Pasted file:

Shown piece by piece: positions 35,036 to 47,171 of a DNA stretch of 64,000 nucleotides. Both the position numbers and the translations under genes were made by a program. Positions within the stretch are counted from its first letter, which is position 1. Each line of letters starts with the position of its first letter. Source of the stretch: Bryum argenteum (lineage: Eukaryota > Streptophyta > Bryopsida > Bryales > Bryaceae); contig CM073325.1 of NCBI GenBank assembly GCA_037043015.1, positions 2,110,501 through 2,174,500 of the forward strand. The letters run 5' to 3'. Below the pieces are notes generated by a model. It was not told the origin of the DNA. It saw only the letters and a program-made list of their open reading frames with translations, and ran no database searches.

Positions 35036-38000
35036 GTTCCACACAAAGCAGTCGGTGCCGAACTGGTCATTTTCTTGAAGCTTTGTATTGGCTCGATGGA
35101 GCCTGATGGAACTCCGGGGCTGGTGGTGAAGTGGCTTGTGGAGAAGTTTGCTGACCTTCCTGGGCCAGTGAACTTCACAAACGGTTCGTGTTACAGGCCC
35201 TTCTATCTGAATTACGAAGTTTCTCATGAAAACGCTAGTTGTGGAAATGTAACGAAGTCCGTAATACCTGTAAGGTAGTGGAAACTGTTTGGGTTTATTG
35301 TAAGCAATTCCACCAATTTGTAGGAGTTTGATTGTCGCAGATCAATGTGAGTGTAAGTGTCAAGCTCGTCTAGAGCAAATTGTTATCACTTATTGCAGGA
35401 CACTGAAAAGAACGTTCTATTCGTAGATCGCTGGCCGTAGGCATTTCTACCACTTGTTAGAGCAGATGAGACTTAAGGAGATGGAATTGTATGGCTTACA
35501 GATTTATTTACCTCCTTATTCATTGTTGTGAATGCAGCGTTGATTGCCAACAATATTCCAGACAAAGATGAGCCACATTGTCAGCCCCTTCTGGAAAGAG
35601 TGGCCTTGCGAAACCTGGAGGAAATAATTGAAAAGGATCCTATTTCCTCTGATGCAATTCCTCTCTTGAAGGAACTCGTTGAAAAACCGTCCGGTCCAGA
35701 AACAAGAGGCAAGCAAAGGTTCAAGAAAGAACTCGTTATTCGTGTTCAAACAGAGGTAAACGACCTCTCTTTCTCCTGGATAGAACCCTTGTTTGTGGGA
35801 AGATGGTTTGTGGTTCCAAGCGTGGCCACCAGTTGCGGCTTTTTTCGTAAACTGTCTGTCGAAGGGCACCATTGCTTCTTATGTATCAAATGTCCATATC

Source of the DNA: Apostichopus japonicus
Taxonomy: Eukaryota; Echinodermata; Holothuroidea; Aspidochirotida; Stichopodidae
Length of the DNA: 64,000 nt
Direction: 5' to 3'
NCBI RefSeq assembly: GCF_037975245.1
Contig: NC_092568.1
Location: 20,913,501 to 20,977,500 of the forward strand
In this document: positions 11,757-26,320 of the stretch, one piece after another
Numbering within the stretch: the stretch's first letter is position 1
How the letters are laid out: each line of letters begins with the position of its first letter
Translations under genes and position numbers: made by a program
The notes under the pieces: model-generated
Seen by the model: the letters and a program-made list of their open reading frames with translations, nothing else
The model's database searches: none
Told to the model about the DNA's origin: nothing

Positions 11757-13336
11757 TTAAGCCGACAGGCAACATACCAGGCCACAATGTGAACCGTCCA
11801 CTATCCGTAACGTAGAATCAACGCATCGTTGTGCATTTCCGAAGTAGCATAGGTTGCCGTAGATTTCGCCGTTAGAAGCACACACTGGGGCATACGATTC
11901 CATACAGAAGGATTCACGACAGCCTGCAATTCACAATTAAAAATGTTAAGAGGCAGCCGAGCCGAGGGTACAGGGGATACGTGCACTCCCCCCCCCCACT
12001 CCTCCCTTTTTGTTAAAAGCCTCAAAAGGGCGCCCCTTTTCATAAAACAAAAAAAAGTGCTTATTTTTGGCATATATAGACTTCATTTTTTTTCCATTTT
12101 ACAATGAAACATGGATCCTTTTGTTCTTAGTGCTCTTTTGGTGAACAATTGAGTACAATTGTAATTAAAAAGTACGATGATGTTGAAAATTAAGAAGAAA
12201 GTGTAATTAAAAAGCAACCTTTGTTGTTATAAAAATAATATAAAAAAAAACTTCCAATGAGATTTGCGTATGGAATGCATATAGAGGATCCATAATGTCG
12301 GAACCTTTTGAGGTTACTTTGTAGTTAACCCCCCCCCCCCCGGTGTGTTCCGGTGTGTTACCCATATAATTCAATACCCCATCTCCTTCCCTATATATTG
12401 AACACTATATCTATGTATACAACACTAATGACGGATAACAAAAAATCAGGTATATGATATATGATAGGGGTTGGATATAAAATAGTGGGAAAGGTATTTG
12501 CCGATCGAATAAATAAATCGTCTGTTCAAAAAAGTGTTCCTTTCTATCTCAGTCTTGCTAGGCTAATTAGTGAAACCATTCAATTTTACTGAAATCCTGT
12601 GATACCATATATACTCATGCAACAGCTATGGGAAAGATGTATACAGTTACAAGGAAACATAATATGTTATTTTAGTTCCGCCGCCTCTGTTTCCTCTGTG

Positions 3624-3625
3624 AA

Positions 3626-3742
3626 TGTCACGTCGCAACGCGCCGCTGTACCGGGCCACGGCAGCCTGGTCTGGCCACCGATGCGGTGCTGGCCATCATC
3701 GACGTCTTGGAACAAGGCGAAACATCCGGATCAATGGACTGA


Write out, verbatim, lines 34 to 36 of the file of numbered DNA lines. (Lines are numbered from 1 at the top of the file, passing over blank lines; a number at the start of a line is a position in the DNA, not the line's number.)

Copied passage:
12301 GAACCTTTTGAGGTTACTTTGTAGTTAACCCCCCCCCCCCCGGTGTGTTCCGGTGTGTTACCCATATAATTCAATACCCCATCTCCTTCCCTATATATTG
12401 AACACTATATCTATGTATACAACACTAATGACGGATAACAAAAAATCAGGTATATGATATATGATAGGGGTTGGATATAAAATAGTGGGAAAGGTATTTG
12501 CCGATCGAATAAATAAATCGTCTGTTCAAAAAAGTGTTCCTTTCTATCTCAGTCTTGCTAGGCTAATTAGTGAAACCATTCAATTTTACTGAAATCCTGT